It wasn't just when pregnant with Prince George and Princess Charlotte that Kate suffered severe morning sickness - Kate is said to have suffered again with her third pregnancy.
A Kensington Palace statement said last year: "Their Royal Highnesses the Duke and Duchess of Cambridge are very pleased to announce that the Duchess of Cambridge is expecting their third child.
"As with her previous two pregnancies, the Duchess is suffering from Hyperemesis Gravidarum. The Duchess is being cared for at Kensington Palace."
But rather than severe morning sickness being a rarity, Kate isn't alone.
Around 2% can suffer from hyperemesis gravidarum, a rare but serious disorder that triggers severe vomiting during pregnancy and which needs medical treatment.
Pregnant women often feel under pressure to continue to work no matter how bad they're feeling with sickness or nausea, points out Justine Roberts, co-founder and chief executive of Mumsnet.
"Sickness during pregnancy is often brushed off as being 'normal', but when you're suffering it, sometimes at all times of the day, that's not much comfort," she says
"There aren't many other situations in which a person suffering from severe nausea and vomiting would be expected to continue as though nothing was wrong - and exhaustion and stress can exacerbate pregnancy sickness."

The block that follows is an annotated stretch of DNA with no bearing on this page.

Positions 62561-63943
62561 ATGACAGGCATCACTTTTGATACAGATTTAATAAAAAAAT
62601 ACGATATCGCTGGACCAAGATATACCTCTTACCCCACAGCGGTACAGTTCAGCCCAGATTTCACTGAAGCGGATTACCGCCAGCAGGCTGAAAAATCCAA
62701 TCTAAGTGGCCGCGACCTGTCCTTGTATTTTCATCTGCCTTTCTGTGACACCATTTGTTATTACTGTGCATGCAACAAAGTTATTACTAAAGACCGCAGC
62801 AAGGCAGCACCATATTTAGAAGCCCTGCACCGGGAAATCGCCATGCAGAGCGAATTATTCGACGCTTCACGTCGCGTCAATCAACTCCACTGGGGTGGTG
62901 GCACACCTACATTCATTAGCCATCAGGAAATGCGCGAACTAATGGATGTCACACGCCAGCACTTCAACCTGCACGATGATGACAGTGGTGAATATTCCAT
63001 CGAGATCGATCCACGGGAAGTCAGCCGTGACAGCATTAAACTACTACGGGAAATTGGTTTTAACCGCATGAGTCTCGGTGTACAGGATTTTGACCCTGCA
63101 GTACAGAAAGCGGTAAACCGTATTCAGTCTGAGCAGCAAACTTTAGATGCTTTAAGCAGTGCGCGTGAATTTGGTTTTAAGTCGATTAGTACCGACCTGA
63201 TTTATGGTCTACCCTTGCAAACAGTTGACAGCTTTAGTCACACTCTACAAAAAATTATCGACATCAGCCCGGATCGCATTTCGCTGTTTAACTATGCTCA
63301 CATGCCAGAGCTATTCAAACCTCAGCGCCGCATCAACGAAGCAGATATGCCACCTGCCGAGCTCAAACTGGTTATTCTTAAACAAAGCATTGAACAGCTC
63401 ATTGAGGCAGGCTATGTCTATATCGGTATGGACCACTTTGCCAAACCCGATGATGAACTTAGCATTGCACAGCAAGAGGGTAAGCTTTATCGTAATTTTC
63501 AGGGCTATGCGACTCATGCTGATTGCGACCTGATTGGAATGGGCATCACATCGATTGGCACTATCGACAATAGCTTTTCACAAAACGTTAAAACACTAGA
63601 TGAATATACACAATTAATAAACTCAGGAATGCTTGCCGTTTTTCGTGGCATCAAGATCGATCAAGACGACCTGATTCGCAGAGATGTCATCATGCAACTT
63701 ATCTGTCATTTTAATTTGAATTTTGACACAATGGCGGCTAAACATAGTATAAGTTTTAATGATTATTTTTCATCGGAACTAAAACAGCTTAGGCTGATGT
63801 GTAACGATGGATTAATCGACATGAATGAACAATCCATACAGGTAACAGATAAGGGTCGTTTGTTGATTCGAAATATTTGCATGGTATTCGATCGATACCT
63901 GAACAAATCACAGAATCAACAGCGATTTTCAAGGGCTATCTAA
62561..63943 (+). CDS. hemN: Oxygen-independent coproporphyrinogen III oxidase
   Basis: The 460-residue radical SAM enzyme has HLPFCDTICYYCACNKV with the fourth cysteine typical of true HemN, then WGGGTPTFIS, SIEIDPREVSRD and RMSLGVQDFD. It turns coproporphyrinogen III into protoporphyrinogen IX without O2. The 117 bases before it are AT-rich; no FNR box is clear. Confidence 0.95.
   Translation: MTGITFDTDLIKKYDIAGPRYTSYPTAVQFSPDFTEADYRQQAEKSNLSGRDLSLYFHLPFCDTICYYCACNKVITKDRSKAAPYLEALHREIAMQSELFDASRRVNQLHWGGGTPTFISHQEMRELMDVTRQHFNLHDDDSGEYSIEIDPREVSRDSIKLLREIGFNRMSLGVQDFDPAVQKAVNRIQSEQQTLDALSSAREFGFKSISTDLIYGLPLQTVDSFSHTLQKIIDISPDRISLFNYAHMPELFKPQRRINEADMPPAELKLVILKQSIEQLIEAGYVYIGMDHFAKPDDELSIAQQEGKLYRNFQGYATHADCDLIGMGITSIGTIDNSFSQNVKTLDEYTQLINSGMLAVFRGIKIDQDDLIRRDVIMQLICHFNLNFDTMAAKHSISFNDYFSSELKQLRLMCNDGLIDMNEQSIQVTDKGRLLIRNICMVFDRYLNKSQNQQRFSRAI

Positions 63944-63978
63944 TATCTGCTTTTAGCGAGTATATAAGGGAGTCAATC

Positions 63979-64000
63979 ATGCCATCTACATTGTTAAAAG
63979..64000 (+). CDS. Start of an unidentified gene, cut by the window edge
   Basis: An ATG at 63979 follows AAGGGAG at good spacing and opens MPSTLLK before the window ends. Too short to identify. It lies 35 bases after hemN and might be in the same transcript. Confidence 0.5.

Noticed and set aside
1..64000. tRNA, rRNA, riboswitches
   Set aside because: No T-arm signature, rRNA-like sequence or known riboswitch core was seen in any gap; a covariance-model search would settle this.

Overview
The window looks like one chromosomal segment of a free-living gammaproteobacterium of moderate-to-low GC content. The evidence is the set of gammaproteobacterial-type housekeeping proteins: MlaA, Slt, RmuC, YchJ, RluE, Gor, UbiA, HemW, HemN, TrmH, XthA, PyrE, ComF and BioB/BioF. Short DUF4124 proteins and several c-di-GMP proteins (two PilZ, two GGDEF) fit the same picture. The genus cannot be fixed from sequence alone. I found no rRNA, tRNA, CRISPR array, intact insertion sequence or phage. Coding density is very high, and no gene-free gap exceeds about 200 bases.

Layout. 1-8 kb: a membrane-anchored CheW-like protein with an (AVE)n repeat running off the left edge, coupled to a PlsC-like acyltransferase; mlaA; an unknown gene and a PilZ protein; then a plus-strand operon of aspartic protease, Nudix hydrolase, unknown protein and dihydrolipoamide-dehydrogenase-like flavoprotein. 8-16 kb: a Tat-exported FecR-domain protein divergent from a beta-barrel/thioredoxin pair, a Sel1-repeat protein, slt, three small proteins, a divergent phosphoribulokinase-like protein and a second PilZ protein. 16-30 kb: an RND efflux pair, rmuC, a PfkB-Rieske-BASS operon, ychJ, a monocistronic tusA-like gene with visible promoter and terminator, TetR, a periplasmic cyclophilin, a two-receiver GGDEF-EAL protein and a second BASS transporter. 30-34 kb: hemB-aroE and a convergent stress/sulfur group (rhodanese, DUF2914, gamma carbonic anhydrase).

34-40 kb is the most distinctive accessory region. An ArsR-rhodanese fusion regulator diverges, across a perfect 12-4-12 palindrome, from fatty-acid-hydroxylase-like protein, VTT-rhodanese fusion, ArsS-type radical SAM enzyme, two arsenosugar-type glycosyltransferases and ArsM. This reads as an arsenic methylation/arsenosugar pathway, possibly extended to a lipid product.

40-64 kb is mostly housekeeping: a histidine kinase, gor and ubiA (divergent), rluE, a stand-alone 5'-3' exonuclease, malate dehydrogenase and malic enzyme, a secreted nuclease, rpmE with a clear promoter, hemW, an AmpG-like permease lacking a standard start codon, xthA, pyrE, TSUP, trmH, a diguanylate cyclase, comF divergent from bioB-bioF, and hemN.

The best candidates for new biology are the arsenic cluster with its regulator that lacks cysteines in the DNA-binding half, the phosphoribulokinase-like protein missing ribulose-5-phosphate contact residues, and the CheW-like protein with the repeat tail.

How to beat morning sickness
Annabel Karmel, best-selling author of books on nutrition and cooking for babies, children and families, gives her advice on morning sickness in her book Eating For Two.
- Start the day with a light snack before you get out of bed. Keep a box of crackers by the bed, or get your partner to bring you tea and dry toast.
- Eat a small high-carbohydrate snack every hour or so as an empty stomach makes nausea worse in most people.
- Minimise cooking smells by opening windows and using extractor fans. Choose cool or cold foods as these have less of an odour.
- Some people find that food or drink containing ginger help to relieve nausea.
- Avoid eating greasy foods because they'll sit in your stomach for longer.
- Make meals that are quick to prepare - or try to get someone else to do it.
- Suck on a slice of lemon or a sour sweet.
- Have a sip of fizzy drink every few minutes when feeling nauseous.
- Eat smaller meals but include more snacks to compensate. Eat more at the times of the day when you feel better.
- Try to avoid the temptation to live on biscuits. They are a convenient snack but not rich in the nutrients necessary for pregnancy. Try dried fruit and nuts, a small bowl of breakfast cereal, or wholegrain crackers and cheese instead.
- Don't drink much with meals (but compensate by sipping drinks regularly between meals). This will help prevent you feeling as full at mealtimes and help with nausea.
When to seek medical advice
If you are vomiting and can't keep any food or drink down, there is a chance that you could become dehydrated or malnourished, according to guidance on NHS Choices.
Contact your GP or midwife immediately if you:
- are unable to keep any food or fluids down for 24 hours, are losing weight or feeling dizzy
- have very dark-coloured urine or do not pass urine for more than eight hours
- have repeated episodes of vomiting
- have abdominal (tummy) pain
- have a high temperature (fever) of 38C (100.4F) or above
- have a racing heart rate or vomit blood